By Kira Gould, Allied AIA
When Bob Berkebile, FAIA, and scientist David Suzuki spoke a few years ago at a Canadian summit on the environment and the economy, they met the night before to talk about what the right language was to talk about these urgent issues. When Suzuki walked to the podium, he let an awkward silence fall, then shouted “Why are we all not shitting our pants?” Recalling this moment, Berkebile notes quietly, “That’s still the way I feel today.”
Thirty years ago, Berkebile founded the AIA Committee on the Environment because he had a vision about how architects could be leaders redefining the built environment within the Earth’s system. He would be quick to name all the members of the founding committee as well as some politicians and several other architects (including Susan Maxman, FAIA, who joined Berkebile in Rio for the Earth Summit and helped focus the UIA/AIA convention in Chicago on sustainability), as key to the shaping of the vision. (COTE® was formally founded in 1989, first under the Energy Committee; it took the AIA COTE® name in 1990. Learn more about its history here.) Berkebile’s leadership, through COTE®, through the firm he co-founded, BNIM, and in many other capacities in the industry, has been exceedingly influential to many clients and collaborators. On a regular basis, I come across other people (in the AEC/real estate world and beyond) who have been moved and changed by their interactions and collaborations with him.
Today, as US Representative Alexandria Ocasio-Cortez proposes a framework for the New Green Deal, it’s hard not to be struck by both the vitality of Berkebile’s vision—where sustainable communities and a thriving economic system for all can be part of the same positive system—and the shocking recalcitrance of our industry. But, true to his positive nature, Berkebile sees the degree of urgency as further inducement toward change. Today, he’s thinking more broadly than architects and the AEC/real estate industry—he’s pushing for cultural change.
I had a chance to talk to Berkebile recently about what drives him now and what’s next; here, in his words, are some parts of that conversation:
In the early 1990s, AIA and NSF gave me an opportunity to reconceptualize the design and operation of US research stations in Antarctica We were there when atmospheric carbon exceeded 350 parts per million for the first time. I was witnessing the science, the cause—and the impacts—up close. It was shocking! And rethinking human systems and redesigning human habitat on melting ice—was transformative. But all the things that we’ve done since then—including the AIA COTE® Top Ten awards, Architecture 2030, the USGBC and LEED, the Living Building Challenge, and the beginnings of the shift toward regeneration—for all these and other important transformations that have happened, they are not nearly enough. What are the net results? Today, atmospheric carbon is 410 parts per million and climbing.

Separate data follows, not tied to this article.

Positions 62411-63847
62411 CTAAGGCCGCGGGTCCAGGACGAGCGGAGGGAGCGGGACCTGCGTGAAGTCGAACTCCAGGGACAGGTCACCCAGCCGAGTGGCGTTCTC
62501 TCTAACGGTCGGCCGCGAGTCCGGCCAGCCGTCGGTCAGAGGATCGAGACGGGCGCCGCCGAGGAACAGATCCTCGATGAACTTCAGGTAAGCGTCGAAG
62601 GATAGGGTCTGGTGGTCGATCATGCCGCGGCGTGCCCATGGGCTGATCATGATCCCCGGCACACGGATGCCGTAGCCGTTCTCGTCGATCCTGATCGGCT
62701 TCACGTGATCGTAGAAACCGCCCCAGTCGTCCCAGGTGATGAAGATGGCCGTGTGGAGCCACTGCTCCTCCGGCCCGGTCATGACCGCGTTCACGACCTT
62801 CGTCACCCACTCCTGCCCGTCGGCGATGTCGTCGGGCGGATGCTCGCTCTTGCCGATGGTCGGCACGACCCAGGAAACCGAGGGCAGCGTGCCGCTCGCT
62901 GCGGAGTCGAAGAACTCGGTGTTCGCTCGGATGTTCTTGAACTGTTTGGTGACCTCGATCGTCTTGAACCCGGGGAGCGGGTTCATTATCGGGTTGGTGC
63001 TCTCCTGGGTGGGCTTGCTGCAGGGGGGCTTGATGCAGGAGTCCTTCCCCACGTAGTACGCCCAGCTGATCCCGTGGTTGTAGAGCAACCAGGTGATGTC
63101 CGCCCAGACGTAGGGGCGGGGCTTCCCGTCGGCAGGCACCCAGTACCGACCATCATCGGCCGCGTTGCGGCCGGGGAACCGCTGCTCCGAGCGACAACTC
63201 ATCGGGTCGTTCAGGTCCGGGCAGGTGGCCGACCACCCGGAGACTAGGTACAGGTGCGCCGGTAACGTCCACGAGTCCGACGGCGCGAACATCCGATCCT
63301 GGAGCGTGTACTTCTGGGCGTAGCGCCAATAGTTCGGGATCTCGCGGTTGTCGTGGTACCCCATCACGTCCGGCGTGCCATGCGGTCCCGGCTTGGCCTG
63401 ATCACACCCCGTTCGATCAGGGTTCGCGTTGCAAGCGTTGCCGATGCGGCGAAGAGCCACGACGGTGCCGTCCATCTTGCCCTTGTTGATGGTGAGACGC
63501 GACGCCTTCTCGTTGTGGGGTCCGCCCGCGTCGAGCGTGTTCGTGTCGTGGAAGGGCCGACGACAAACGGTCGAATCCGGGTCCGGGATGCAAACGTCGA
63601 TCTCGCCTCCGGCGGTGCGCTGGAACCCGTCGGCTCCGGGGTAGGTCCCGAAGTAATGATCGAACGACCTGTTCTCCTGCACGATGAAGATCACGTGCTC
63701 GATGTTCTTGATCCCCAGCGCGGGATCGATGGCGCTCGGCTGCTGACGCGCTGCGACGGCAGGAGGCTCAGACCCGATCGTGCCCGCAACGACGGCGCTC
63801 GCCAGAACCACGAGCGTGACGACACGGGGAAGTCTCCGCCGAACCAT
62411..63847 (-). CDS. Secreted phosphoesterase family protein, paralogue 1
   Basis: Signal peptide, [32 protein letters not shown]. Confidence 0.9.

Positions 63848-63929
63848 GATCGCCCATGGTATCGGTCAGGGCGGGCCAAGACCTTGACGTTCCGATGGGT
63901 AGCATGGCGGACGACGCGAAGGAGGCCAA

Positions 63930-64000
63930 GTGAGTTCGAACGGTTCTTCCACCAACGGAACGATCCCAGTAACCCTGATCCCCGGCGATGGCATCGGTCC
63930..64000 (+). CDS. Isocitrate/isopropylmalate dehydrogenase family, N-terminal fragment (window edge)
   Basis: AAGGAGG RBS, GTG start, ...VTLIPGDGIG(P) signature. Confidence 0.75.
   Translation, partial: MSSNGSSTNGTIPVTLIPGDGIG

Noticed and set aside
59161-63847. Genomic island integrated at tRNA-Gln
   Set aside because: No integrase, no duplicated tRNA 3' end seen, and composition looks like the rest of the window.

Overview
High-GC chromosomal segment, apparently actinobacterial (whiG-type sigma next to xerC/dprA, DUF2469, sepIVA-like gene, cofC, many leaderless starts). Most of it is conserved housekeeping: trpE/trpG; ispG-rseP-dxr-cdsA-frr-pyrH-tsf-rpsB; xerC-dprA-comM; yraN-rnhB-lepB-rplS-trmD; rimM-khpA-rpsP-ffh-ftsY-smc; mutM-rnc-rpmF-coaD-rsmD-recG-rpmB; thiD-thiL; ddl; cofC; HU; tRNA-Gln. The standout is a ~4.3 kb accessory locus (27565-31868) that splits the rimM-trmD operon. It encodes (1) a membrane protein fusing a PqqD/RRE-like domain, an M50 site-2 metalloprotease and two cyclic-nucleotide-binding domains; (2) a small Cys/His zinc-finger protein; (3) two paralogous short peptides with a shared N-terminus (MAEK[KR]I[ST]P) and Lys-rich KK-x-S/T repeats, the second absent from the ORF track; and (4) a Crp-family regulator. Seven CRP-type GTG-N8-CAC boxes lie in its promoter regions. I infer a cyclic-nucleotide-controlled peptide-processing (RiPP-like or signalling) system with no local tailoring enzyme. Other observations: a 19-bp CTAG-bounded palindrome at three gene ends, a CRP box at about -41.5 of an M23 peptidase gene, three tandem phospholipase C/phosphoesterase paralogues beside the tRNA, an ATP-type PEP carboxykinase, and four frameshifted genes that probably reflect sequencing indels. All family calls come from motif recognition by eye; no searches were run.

This is a three-alarm fire in our home and our response must be immediate and decisive if we care about our children! We have to double up on everything we’ve already done. So much harm has been done that we have stop talking about regenerative and healing solutions and create them now. Simultaneously, we have to get to net positive and find a way to sequester the carbon that we are releasing.
It’s clear to me that this will take a cultural shift. We have to create a trim tab for the rudder of the human journey. We have the technology, but we must create the will. So, to achieve the will, we have to be far more inventive, loving, and creative to create models now. We don’t have a lot of time to embrace these if we want to see today’s kids make it.
I am thrilled to see many of my colleagues, at BNIM and at other organizations, who are proving the human thrivability story at the community level through regenerative design solutions for healthy living in resilient communities. These are the areas that are having tremendous impact now.
I am encouraged by and engaged in two related, collaborative initiatives in America’s Heartland. The first is the Regenerative Heartland Partnership, which has three partners: The Nature Conservancy, The Land Institute, and Deep Roots (formerly the KCNPI). Their intention is to do the research to understand carrying capacity of existing systems in the Heartland that will inform changes in land management, agriculture food systems and all the infrastructure that is connected to living on the planet successfully. The initial research will begin this spring, which will provide new understanding about sequestering carbon, regenerating soil, and converting new perennial plant systems to food production. The second is the Heartland Commons, a diverse group of individuals and organizations across the heartland that are forming a collaboration to create new regenerative business, development and economic systems to transform the vitality and resilience of the heartland.
I am incredibly inspired by the human capacity for change. I see people learning to behave as pollinators; they are supporting one another and learning deeply. We are creating the models for the cultural change that must happen if we are to remain on this planet.
Buckminster Fuller taught me that the greatest access to breakthrough success is through failure. I have found that to be true. I see this situation as the greatest failure in human history. If we can acknowledge this failure, we can change the course of human history by designing a regenerative future for all life. We can meet this challenge with opportunity, collaborating, caring, and creativity. It will take all of that.